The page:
Implementing this standard has many benefits and could be a great tech-tip to consider on your farm.

Postharvest Resource Survey

We are seeking input regarding a research and education project with the goal of consolidating postharvest information in a single set of resources.

Our proposed project aims to consolidate existing knowledge, best practices, and new developments in postharvest equipment, infrastructure, and buildings into a web-based handbook, workshop curriculum / educational materials and recorded videos.

Click here or on the picture to take the survey! 

This survey is voluntary and anonymous. Summarized and anonymized results will be included in a grant project proposal and also on our website (go.uvm.edu/ageng). Please direct any questions to Chris Callahan, chris.callahan@uvm.edu, 802-447-7582 x256.

The survey should take an average of 3 minutes to complete.

Thanks for your help.

Construction Details for a Counter-top Forced Air Cooler

To learn more about forced air cooling visit go.uvm.edu/forcedaircooling

To download the PDF version of this plan click here!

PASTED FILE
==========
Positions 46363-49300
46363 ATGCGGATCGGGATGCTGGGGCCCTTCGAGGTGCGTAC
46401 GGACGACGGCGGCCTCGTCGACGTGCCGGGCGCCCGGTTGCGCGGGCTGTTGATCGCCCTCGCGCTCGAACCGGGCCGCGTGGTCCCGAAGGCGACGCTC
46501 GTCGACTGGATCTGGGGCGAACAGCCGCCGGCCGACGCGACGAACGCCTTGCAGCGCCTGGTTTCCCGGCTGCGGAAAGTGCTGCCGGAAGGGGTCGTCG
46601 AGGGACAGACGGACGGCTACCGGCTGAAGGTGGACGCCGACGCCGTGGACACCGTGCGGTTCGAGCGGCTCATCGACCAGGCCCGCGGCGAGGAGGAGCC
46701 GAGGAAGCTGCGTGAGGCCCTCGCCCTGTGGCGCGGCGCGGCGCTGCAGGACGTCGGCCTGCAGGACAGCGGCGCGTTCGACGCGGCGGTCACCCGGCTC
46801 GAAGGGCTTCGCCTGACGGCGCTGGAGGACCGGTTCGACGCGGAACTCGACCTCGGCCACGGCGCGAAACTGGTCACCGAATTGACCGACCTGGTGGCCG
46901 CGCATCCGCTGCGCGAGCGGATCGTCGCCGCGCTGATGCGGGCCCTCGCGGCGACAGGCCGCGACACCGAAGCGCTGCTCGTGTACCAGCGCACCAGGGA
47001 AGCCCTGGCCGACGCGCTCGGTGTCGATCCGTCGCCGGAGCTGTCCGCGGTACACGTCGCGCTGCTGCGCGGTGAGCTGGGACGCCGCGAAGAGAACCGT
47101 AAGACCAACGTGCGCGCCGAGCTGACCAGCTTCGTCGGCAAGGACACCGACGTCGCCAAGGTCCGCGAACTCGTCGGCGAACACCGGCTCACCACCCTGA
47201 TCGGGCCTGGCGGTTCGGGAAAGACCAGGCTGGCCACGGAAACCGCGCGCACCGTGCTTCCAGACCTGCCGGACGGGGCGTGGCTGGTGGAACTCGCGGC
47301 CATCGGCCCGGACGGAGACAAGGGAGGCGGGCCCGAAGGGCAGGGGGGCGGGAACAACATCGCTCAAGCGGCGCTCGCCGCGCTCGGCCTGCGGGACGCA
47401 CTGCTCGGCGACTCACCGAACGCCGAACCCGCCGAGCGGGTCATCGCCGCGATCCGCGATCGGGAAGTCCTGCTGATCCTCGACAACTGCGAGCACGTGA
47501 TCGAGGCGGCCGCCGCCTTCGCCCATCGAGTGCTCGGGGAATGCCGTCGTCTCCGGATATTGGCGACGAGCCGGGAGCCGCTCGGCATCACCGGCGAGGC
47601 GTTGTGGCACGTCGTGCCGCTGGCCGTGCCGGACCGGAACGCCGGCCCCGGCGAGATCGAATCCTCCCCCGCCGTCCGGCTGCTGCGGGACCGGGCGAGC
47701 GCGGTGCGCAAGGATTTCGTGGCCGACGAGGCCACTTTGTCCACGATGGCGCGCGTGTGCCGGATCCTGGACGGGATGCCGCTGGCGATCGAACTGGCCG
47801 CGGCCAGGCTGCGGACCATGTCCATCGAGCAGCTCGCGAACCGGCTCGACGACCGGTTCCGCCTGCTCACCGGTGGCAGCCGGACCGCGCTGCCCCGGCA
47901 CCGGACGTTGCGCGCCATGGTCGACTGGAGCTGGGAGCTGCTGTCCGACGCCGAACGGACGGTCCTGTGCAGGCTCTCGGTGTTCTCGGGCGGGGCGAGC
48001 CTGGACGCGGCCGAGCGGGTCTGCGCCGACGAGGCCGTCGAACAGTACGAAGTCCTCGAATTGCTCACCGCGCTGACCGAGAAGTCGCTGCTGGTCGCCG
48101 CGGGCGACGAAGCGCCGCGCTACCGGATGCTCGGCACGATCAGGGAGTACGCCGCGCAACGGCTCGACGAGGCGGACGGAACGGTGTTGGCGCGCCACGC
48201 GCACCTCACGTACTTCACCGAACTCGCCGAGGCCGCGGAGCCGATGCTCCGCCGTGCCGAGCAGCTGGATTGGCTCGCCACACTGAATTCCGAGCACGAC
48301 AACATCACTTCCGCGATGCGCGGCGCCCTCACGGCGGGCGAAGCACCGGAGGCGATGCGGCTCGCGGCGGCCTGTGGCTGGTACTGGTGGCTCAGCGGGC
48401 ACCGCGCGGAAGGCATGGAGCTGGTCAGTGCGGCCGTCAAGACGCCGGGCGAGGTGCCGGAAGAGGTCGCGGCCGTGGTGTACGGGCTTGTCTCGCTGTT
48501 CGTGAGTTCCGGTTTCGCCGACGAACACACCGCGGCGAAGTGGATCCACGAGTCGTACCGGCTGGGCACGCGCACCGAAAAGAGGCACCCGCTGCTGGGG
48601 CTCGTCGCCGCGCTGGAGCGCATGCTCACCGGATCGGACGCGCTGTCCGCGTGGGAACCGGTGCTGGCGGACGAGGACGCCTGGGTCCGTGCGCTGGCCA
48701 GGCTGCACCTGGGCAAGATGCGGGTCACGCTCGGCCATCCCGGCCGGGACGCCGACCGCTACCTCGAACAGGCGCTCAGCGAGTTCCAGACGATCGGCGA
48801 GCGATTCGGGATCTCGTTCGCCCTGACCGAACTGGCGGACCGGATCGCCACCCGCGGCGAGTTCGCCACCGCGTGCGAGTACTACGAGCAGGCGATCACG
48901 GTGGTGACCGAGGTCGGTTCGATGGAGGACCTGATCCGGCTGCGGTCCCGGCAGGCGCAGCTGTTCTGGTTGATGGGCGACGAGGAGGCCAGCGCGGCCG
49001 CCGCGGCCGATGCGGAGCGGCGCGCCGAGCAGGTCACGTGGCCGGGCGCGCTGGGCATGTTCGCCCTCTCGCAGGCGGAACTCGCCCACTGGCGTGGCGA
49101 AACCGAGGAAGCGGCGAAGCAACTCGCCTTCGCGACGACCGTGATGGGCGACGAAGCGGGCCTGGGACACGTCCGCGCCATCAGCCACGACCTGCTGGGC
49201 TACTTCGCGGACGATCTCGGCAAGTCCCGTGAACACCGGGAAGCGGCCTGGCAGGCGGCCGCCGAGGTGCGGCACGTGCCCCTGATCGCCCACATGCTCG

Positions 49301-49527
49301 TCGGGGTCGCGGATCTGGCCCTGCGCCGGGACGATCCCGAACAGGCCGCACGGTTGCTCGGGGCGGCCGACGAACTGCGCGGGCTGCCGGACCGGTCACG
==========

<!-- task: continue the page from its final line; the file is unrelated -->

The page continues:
Farms that need to cool smaller volumes of produce can also benefit from forced air cooling. Whether cooling stacked pallets, pallet bins or individual cartons, the same principals apply. A smaller pallet cooler was noted on the previous page, but this concept can be scaled down even further to fit your needs. Here is a prototype, that could fit on a countertop with-in a walk-in cooler.

Framing:

Constructed of 2×4’s on top of a horizontal base made from 1/2” plywood cut 24” deep and 44” wide. Angled reinforcements were needed to stiffen the assembly.

Plenum Panel:

Continue reading Construction Details for a Counter-top Forced Air Cooler

Construction Details for a Pallet Forced Air Cooler

The blower is just placed up to the cut-out hole, on a shelf. This unit has a very simple shelf and feet to add some stability.

To learn more about forced air cooling visit go.uvm.edu/forcedaircooling

To download the PDF version of this guide click here!


Framing:

2”x12” lumber to make a 43” wide x 74” tall x 11-1/4” deep plenum for suction air distribution.

Plenum Panel:

3/8” CDX Plywood with an 11-1/4” circle cut out for the blower suction inlet. Position this whole centered for even air pressure.

Plastic Wrap:

Continue reading Construction Details for a Pallet Forced Air Cooler

Forced Air Cooling On The Farm

A downloadable/printable pdf of this article is available here.

Introduction

A commercial forced air cooler in a produce distribution facility